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Publication numberUS7200803 B2
Publication typeGrant
Application numberUS 10/184,365
Publication dateApr 3, 2007
Filing dateJun 27, 2002
Priority dateJun 27, 2002
Fee statusPaid
Also published asUS20040001093
Publication number10184365, 184365, US 7200803 B2, US 7200803B2, US-B2-7200803, US7200803 B2, US7200803B2
InventorsTimothy D. Sellers, Owen C. Braun, Peter L. Engrav, Myung Sub Kim, Christopher H. Pratley
Original AssigneeMicrosoft Corporation
Export CitationBiBTeX, EndNote, RefMan
External Links: USPTO, USPTO Assignment, Espacenet
System and method for visually categorizing electronic notes
US 7200803 B2
Abstract
Described is a mechanism for visually categorizing electronic notes so that important information within the notes can be easily discerned. More specifically, a user may request to categorize an object (i.e., a note) in a document that is being displayed on a screen. The request may be received through a menu selection, a short-key combination, an ink gesture, and the like. The request specifies which one of several visual indicators to apply to the object. When the visual indicator is applied, the object becomes distinguishable from other objects displayed in the document on the screen. The visual indicator may be displayed in proximity to the object on the screen and may have a formatting attribute therewith which is applied to the object, such as changing a font color for the object, highlighting the object and the like. Each of the several visual indicators is visually distinct.
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Claims(24)
1. A computer-implemented method for visually categorizing electronic notes on a screen, the method comprising:
receiving a shape that is associated with an ink gesture, wherein the shape is used to determine a visual indicator to apply;
determining the visual indicator to apply to an object in a document that is being displayed on the screen based on the received shape by determining a most recently used visual indicator that contains the received shape; and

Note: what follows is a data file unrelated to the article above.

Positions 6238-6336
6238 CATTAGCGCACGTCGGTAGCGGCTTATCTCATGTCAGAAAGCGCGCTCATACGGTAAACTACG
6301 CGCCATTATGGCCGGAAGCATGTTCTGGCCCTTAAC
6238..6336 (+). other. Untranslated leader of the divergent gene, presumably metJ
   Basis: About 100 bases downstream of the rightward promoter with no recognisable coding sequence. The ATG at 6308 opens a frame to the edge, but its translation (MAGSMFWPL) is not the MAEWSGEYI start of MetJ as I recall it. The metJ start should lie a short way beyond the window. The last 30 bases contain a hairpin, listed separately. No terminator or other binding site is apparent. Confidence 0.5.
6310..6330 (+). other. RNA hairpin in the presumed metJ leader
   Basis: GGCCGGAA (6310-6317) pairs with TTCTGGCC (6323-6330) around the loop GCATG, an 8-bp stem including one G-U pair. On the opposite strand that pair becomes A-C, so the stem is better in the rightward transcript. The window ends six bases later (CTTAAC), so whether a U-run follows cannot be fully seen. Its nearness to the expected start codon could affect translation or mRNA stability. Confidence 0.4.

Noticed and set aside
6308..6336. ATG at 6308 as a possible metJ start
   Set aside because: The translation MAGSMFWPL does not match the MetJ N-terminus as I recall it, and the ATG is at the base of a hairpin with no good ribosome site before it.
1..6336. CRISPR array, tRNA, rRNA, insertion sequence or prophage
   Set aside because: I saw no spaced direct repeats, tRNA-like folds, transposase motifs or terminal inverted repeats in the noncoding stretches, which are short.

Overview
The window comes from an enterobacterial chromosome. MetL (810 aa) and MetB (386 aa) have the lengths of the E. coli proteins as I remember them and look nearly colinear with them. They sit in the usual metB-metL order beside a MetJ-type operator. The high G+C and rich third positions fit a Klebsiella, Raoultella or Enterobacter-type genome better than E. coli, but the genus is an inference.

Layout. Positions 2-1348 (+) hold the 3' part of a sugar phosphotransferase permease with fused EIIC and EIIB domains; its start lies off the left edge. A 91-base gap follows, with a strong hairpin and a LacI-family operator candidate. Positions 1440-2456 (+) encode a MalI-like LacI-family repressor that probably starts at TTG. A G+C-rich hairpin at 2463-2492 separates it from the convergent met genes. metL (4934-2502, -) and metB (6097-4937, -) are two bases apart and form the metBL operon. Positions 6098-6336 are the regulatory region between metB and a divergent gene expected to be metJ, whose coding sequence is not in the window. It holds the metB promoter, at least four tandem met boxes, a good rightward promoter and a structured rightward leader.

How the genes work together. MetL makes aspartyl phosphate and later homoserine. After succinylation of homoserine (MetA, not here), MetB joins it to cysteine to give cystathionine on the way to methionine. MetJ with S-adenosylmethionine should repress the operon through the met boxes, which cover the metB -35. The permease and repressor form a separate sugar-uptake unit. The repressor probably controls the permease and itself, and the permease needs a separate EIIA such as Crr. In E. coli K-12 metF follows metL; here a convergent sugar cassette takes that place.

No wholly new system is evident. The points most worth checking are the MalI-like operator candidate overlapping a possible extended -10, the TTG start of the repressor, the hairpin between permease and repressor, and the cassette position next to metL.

associating the visual indicator to be applied with the object in a manner such that the object becomes distinguishable from other objects within the document.
2. The method of claim 1, further comprising displaying the associated visual indicator on the screen in proximity to the object.
3. The method of claim 1, wherein associating the visual indicator to be applied with the object is operative to apply a formatting attribute to the object if the formatting attribute is associated with the visual indicator to be applied.
4. The method of claim 3, further comprising receiving a request to categorize the object through a menu selection.
5. The method of claim 4, wherein the shape is at least one of: a square; a star, an exclamation point, an arrow, and a checkmark.
6. The method of claim 3, wherein the formatting attribute includes at least one of a highlight and a font color.
7. The method of claim 3, further comprising receiving a request to categorize the object through a toolbar selection.
8. The method of claim 3 further comprising receiving a request to categorize the object through depressing a shortcut key combination.
9. The method of claim 8, wherein the shape is at least one of: a square; a star, an exclamation point, an arrow, and a checkmark.
10. The method of claim 1, wherein the object corresponds to a selected object on the screen.
11. The method of claim 1, wherein the associated visual indicator may be sorted according to a priority and wherein the visual indicators across documents are categorized.
12. The method of claim 1, wherein each of the visual indicators has an associated shortcut key and wherein the shortcut key in combination with a second key changes a state of each of the visual indicators.
13. A computer-readable medium having computer instructions encoded thereon for visually categorizing electronic notes displayed on a screen, comprising:
receiving a shape that is associated with an ink gesture, wherein the shape is used to determine a visual indicator to apply;
determining the visual indicator to apply to an object in a document that is being displayed on the screen based on the received shape by determining a most recently used visual indicator that contains the received shape; and
associating the visual indicator to be applied with the object in a manner such that the object becomes distinguishable from other objects within the document.
14. The computer-readable medium of claim 13, wherein the shape identifies a star, or an exclamation point, or an arrow.
15. The computer-readable medium of claim 13, further comprising displaying the associated visual indicator on the screen in proximity to the object.
16. The computer-readable medium of claim 13, wherein associating the visual indicator to be applied with the object is operative to apply a formatting attribute to the object if the formatting attribute is associated with the visual indicator to be applied.
17. The computer-readable medium of claim 16, further comprising receiving a request to categorize the object.
18. A system for visually categorizing electronic notes displayed on a screen, comprising:
a processor; and
a memory into which a plurality of instructions are loaded, the plurality of instructions performing a method comprising:
receiving a shape that is associated with an ink gesture, wherein the shape is used to determine a visual indicator to apply;
determining the visual indicator to apply to an object in a document that is being displayed on the screen based on the received shape by determining a most recently used visual indicator that contains the received shape; and